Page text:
Understanding Dimming Thermostats

Understanding Dimming Thermostats

Choosing the correct thermostat is essential to creating the perfect environment for reptiles in captivity, In this article i will explain how the dimming thermostat works and how to use it correctly. 

first of all lets look at the dimming thermostat, its a box, you plug it into the wall socket, you plug your heater into the thermostat and there is a probe on the end of a wire that measures the temperature, and a dial on the box that allows you to set your desired temperature. 

A dimming thermostat controls the temperature by measuring the temperature at the probe and comparing it to what has been set on the dial, it then increases or decreases the power flowing to the heater accordingly.  For example if the temp at the probe is below the set temp on the dial, it will increase the power, and if you have a spot lamp plugged in as your heater it will make the spot lamp brighter and output more heat. And the opposite is true that if the temp at the probe is higher than set at the dial it will reduce the power to the heater which would make the bulb dimmer and less heat would be output. The Dimming thermostat continuously monitors the temperature at the probe and make makes tiny adjustments up and down in power output to ensure the heat lamp is always at the correct temperature. 

How to correctly use a dimming thermostat:  Always make sure your heater is set up at one end of the enclosure if in a terrestrial enclosure or at the top of an arboreal enclosure, this ensures you have a hot end and a cool end, its vital your pet reptile can escape from the heat once it has reached its optimum temperature.  Next the thermostat probe needs to be positioned close to the heater usually between the heater and the cold end.  Set your species desired basking temperature on the dial, plug the heater into the thermostat, plug the thermostat into the mains and switch on.  You now want to leave the enclosure to heat up, once the temperature is near you should notice the bulb start to dim slightly once the desired temperature has been reached, use a thermometer ideally an infra red hand held thermometer to verify that the basking area temperature is indeed at the correct temperature. 


Your species needs a bright basking area, but the thermostat dims it down so much when its at temp it doesn't light up?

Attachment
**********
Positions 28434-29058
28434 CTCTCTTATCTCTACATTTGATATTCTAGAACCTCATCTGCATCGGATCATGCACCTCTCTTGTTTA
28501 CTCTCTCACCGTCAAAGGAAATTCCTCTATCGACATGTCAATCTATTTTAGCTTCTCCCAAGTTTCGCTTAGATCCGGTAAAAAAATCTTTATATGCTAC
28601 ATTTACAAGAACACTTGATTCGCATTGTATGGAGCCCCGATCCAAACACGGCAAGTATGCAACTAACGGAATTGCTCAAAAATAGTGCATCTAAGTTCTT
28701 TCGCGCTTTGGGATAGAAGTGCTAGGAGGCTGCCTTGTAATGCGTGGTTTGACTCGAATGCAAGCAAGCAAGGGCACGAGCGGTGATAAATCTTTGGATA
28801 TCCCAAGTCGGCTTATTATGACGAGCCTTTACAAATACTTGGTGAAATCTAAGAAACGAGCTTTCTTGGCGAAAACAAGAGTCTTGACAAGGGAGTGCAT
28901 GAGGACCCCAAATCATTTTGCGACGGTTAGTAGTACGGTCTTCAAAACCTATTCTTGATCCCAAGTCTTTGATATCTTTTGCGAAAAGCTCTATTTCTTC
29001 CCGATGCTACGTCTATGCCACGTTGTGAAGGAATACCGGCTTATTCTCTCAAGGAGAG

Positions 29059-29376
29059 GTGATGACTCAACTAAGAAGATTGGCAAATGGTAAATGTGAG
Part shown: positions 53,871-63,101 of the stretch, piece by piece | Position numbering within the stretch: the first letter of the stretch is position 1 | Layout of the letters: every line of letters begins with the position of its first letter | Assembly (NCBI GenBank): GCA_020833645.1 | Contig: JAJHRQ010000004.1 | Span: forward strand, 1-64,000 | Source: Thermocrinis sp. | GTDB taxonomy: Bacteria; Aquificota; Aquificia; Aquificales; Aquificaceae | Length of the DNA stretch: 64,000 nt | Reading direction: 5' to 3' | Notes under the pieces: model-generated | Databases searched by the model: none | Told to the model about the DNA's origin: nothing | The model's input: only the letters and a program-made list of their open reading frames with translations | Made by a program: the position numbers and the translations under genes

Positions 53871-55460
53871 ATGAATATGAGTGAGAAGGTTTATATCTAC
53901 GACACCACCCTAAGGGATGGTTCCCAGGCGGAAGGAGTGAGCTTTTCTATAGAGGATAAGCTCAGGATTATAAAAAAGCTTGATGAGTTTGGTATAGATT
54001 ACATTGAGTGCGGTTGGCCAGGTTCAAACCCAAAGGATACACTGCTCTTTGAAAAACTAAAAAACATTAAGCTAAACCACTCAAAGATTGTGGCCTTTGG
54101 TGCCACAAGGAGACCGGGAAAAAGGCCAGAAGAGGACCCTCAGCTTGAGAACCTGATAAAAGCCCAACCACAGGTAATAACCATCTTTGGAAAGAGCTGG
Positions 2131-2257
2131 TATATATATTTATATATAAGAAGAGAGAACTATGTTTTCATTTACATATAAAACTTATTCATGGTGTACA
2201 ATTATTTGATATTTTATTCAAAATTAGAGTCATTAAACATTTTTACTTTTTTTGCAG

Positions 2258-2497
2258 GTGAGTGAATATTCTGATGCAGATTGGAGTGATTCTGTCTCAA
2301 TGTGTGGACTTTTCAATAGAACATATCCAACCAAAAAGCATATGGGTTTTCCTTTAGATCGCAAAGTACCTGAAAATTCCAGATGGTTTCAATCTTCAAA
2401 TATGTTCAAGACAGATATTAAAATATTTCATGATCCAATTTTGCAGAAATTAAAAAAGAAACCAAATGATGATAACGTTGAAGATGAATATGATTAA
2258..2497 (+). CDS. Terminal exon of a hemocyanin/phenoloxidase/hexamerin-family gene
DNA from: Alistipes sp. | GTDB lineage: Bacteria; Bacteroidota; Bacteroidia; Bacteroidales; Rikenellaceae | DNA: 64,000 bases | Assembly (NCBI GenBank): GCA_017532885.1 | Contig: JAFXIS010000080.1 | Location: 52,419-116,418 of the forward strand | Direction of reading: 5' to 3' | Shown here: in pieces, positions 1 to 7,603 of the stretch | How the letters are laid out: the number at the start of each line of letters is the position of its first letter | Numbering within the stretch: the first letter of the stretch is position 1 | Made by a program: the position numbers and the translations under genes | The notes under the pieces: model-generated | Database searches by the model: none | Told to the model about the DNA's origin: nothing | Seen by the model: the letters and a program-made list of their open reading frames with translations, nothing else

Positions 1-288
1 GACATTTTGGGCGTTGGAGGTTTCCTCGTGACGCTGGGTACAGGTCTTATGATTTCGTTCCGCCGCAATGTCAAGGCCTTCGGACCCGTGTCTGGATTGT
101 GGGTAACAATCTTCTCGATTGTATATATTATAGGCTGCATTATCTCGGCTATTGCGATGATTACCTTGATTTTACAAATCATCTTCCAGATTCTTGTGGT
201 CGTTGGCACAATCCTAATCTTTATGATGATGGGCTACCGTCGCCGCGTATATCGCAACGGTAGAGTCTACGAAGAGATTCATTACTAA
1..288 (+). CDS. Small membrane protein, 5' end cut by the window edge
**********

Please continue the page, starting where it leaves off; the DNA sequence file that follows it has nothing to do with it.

Ok, this means you are using a basking bulb that is too high wattage, its simply giving out too much power for your size of enclosure, you should always use the lowest wattage bulb possible to achieve your desired temperature. For example you have a 2ft vivarium, if you use a 150W basking lamp, it will heat the enclosure rapidly and the thermostat will only have to allow a small amount of power through to maintain your basking temperature, your lamp will never be bright. 

On the other side of things, if you only use a 10W basking lamp in your 2ft vivarium,  the enclosure may never reach your desired basking temperature and the spot lamp will be always fully on and never hot enough. You may need to experiment with wattages until you reach the sweet spot, ideally the thermostat should only need to deliver 80% of full power to your heat lamp to maintain the desired temperature, this allows the bulb to be visibly bright and have capacity to increase the temperature if required, but in the extremely unlikely event of a thermostat failure the enclosure should not overheat dangerously  

The thermostat is not controlling the heat lamp!

Whenever i have heard this complaint , with a brand new thermostat, it has always, always been a case that the heatlamp has simply not been plugged into the thermostat! the heat lamp must be plugged into the thermostat for it to be controlled by it!

The thermostat is dead!

There are two fuses on a thermostat, one in the mains plug, which should be fitted with the lowest fuse possible for safety, never use a 13 amp fuse in your vivarium electronics, I always prefer to use a 3 amp fuse or lower, it does mean that sometimes when a bulb "blows" it takes the fuse out with it but i would rather that then have an electrical issue and not have a fuse blow. The second fuse is a quick blow fuse, located in the case of the thermostat, these are designed to protect the circuitry inside the thermostat in the event of a bulb failure. its always handy to have some spare as they do tend to go when a bulb fails.